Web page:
It’s especially quiet next to the morgue.
To the left is a library. To the right is a church.
A library is a careful neighbor.
Patrons rarely sneeze there. The librarians,
equipped as they are with foreboding glasses
and respectable tweed, never make a sound.
Their date stamps are outfitted with silencers.
The nuns on the other flank breathe sparingly,
their collective exhalations
enough only to ruffle curtain hems.
The music of their heads shut in
behind archival vows.
In the morgue works one man for every twelve bodies.
This man has seven children. He loves
the silence and the privacy of his autopsies,
the way, by the end of each work day,
his lab coat grows patterned with the bits that cling
from the insides of his open abdomens.
He loves the sudsing machine that each night
quietly bleaches his coat to forgetfulness.
In the morgue is the quiet of the dead,
but also the quiet of a proximity to bibles
and children reading. The quiet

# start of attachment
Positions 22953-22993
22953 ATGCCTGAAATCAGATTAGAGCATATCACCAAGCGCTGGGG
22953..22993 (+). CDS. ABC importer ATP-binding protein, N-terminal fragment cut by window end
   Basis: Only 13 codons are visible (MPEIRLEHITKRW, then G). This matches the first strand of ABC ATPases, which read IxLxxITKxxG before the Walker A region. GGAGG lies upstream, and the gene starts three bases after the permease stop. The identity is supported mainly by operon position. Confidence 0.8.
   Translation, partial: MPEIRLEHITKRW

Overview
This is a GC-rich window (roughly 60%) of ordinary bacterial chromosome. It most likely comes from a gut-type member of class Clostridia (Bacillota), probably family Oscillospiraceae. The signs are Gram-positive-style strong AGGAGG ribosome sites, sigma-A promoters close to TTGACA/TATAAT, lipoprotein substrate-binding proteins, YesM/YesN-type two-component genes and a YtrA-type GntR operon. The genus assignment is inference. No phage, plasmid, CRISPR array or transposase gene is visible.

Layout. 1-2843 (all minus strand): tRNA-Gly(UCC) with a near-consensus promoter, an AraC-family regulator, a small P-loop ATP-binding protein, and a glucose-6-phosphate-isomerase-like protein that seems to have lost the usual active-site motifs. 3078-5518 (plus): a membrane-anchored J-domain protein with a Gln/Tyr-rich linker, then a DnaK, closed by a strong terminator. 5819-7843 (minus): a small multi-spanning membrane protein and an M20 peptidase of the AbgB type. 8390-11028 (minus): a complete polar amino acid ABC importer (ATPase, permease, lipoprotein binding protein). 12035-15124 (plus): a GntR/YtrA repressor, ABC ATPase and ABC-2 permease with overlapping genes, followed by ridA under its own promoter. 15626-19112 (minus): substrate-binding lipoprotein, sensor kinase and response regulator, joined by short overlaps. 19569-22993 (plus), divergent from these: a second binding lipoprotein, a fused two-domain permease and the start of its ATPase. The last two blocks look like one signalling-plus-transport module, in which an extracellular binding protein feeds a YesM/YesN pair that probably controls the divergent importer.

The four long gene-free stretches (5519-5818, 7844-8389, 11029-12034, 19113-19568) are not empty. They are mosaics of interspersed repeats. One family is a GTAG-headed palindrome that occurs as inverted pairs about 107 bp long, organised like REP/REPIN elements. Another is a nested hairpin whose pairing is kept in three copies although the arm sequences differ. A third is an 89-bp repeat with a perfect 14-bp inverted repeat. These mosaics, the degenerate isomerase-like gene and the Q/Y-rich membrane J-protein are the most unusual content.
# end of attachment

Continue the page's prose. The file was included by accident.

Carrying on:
of the living not wanting to disturb the living.
Each morning this man opens his heavy drawers
to see inside them, to look in at the stopped faces.
To pause a moment for the people lying there
like comfortable old shoes.
Contributor’s Notes: Rebecca Macijeski’s poetry has appeared in Clackamas Literary Review, Lullwater Review and The Salon. She is a graduate of the M.F.A. program at Vermont College of Fine Arts and currently serves as the assistant poetry editor for Hunger Mountain. She is studying toward a Ph.D. in poetry at the University of Nebraska—Lincoln, where she is a senior poetry reader for Prairie Schooner. Three of her poems were recently chosen as winners of a 2012 Dorothy Sargent Rosenberg Prize. She has been awarded artist residencies with The Ragdale Foundation and Art Farm Nebraska.